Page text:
I wanted my drawing to reflect some of these qualities as well, which is why I chose to draw flowers. Flowers are delicate, yet resilient, which is a sign of strength and power. This idea of strength is reinforced by the choice of color: red. Finally, I used different zentangle patterns and a combination of strong, thick, powerful lines and soft, delicate motifs and patterns. This brings dimension to the drawing and allows me to express some of the qualities that I mentioned above.

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Zentangle pattern: Emily

zentangle pattern, doodle, drawing



“Emily” is a semi-planned zentangle pattern that I drew using a black pen on white acid-free paper.

“Space shells” zentangle pattern

I was working on “Lexis” when I came across a zentangle pattern that I really liked on Pinterest. I don’t remember if the design had a name, but I call it “space shells”. In my opinion, the little design looks like a shell with a little window into outer space. I am referring to the rectangles with the circles inside. For some reason, the design speaks to me, and I really wanted to incorporate it into one of my zentangles.

For this reason, I say that “Emily” is a semi-improvised zentangle. Since I was planning on using the space shells, I can’t claim that I had no idea what I was going to draw. The rest of the doodle, however, is completely improvised.

Why “Emily”

I chose “Emily” for my zentangle pattern because I made it for a girl whose name is Emily (yeah, I know, super creative, lol). Emily is one of my niece’s friends and she was on vacation in Mexico with us. Like my niece, she is a very special person whose spirit I wanted to capture in my drawing.

Zenspiration

Several things served as inspiration for “Emily”. First, there is the zentangle pattern that I saw on Pinterest. Like I said, the design makes me think of shells with windows into outer space, which is one of the overarching themes that you can find in my drawings. I like to create what I call “mini universes” in my drawings, so stars, planets, and an overlapping of different worlds are some of the most prevalent images in my art.

Then there is my beloved beach, which inspired the bottom half of the drawing together with the space shells. And, finally, the ocean inspired the top half of the drawing. I can almost see a tidal wave curling over the shells while leaving behind all kinds of sea life on the shore.

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Zentangle Lexis: zentangle suns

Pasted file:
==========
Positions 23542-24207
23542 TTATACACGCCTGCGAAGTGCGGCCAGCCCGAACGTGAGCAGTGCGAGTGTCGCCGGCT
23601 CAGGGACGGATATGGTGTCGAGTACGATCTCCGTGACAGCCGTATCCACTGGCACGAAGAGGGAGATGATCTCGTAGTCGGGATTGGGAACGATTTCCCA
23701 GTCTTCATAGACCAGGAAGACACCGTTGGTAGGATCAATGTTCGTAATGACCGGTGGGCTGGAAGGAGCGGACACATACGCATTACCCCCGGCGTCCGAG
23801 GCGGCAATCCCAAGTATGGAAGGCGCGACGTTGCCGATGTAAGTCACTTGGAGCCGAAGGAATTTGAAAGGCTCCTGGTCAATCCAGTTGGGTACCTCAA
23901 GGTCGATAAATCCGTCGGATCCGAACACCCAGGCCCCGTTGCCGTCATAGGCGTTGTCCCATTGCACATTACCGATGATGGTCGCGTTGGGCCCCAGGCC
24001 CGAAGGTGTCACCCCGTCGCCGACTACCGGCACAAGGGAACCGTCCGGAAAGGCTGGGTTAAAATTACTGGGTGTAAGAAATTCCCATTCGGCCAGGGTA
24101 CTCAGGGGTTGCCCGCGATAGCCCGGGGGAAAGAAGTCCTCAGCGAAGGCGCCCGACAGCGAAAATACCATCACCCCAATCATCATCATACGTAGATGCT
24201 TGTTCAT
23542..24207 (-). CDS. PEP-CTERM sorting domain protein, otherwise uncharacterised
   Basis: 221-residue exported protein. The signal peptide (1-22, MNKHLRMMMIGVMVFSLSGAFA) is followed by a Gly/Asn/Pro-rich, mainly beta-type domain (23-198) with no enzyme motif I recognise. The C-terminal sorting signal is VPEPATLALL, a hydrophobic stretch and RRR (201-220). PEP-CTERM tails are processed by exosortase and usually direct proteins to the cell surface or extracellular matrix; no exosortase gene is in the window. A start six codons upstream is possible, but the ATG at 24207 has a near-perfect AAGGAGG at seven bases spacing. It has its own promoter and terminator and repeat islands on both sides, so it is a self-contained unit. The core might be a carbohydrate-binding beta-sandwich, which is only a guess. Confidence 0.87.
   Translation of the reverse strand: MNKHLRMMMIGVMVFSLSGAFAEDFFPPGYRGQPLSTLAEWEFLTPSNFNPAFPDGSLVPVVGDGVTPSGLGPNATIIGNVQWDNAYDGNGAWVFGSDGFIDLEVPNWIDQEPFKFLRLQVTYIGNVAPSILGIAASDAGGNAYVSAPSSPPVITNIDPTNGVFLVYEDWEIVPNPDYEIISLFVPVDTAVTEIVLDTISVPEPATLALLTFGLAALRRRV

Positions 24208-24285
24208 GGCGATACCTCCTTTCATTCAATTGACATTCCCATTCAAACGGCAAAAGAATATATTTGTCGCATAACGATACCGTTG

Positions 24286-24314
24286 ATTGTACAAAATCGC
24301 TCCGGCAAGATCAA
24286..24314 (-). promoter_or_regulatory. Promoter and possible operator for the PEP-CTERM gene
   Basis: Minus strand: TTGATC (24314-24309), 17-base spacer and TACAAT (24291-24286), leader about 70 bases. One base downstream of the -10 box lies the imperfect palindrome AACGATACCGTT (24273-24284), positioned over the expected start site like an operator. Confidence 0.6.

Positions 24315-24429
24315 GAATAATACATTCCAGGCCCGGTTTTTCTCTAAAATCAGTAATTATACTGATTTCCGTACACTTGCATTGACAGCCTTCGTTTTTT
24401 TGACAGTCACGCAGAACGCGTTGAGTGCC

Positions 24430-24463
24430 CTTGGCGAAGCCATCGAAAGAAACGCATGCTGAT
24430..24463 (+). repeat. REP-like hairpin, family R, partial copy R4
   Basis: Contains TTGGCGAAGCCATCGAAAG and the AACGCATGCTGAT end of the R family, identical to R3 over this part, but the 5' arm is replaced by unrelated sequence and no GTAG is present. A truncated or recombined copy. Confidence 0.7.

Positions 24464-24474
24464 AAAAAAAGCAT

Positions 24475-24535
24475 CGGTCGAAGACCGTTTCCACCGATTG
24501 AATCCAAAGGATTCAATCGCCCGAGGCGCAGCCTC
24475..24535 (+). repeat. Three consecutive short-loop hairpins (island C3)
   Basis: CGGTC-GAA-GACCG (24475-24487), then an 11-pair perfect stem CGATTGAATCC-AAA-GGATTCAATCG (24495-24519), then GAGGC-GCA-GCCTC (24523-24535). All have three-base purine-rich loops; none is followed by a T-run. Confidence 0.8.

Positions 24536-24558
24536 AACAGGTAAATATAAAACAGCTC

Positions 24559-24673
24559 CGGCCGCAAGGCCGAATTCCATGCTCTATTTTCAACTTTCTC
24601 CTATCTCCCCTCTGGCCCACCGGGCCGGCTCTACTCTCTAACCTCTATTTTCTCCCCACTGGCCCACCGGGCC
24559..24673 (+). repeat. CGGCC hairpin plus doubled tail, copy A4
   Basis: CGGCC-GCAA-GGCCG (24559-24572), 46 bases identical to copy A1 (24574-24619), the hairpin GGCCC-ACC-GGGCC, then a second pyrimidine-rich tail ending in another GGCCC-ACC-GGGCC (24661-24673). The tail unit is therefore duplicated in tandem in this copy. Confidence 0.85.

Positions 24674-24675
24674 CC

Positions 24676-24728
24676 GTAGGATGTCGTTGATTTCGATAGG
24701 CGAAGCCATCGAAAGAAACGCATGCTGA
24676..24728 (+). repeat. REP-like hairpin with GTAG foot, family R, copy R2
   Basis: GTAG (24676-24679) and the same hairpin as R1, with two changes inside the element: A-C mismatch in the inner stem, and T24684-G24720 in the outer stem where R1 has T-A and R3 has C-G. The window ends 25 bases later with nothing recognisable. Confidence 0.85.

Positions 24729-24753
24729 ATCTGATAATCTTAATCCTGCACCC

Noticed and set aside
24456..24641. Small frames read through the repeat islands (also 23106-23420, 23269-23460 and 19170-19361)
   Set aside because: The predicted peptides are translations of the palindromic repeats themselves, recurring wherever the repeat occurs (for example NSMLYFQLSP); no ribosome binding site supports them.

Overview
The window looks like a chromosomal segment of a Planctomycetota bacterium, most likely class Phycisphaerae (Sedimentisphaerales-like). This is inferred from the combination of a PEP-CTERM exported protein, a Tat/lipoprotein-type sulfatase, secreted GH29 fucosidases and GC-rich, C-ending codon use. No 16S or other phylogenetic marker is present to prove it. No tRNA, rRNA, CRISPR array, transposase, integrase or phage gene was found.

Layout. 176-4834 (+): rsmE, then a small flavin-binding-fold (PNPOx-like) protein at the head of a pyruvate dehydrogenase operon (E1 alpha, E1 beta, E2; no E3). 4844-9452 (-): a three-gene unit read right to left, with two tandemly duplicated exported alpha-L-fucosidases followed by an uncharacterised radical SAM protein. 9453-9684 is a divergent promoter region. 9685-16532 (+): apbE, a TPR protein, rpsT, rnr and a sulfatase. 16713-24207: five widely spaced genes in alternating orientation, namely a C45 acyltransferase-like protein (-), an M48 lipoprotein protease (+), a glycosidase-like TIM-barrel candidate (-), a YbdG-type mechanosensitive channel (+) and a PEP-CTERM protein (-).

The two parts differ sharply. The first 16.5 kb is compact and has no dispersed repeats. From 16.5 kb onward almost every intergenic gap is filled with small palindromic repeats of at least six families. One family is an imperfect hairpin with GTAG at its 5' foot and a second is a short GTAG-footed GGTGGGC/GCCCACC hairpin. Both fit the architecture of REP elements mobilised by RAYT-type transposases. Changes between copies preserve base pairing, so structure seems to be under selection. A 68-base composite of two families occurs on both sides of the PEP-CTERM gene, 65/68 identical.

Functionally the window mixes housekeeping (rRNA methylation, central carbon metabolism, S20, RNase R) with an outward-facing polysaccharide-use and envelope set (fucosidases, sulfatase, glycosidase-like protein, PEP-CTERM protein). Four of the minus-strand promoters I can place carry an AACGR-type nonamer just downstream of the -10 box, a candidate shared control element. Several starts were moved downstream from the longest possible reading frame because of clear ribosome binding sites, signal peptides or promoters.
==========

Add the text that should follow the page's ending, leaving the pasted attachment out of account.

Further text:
zentangle, doodle, zentangle patterns, doodle art



Drawing zentangle Lexis

I drew this zentangle that I named “Lexis” during a family vacation in Mexico. “Lexis” is very special to me for several reasons. On the one hand, it was one of the drawings where I decided to try and create something completely unplanned. But most importantly, I drew it for my oldest niece, Lexis, who was 11 at the time. She not only inspired me to try something that, up until then, was somewhat unnerving (I am a planner, I rarely ever improvise). She also helped me realize that I don’t necessarily have to make something “perfect” every time. There is beauty in everything if you know how to look for it.

Zenspiration

Several things inspired me to draw “Lexis.”  First, my niece, obviously. I think it was her thoughtfulness and maturity, in spite of her young age, as well as her understanding of the world that influenced me to draw what looks like the universe, or, at the very least, outer space. She is a very special child, definitely wise beyond her age.

One of the other things that definitely inspired my zentangle was the beach. The beautiful Mexican beach that I got to enjoy for a full week. I’d like to think that the circle in the middle is a representation of the beach. There are some motiffs that look like palm trees to me, with the sun in the center of the circle and the sand and the ocean nearby.

Zentangle suns

If I had to choose an overall theme for “Lexis”, it would be the different suns that seem to appear in my drawing. Not only do they represent our time at the beach, taking long strolls and swimming after. All of the different suns in the drawing are the perfect embodiment of my niece’s spirit and disposition. Like a golden child, she radiates light and optimism in spite of the hardships that she had to endure at such young age. But it is ultimately her radiant personality and brightness that I were captured in my drawing.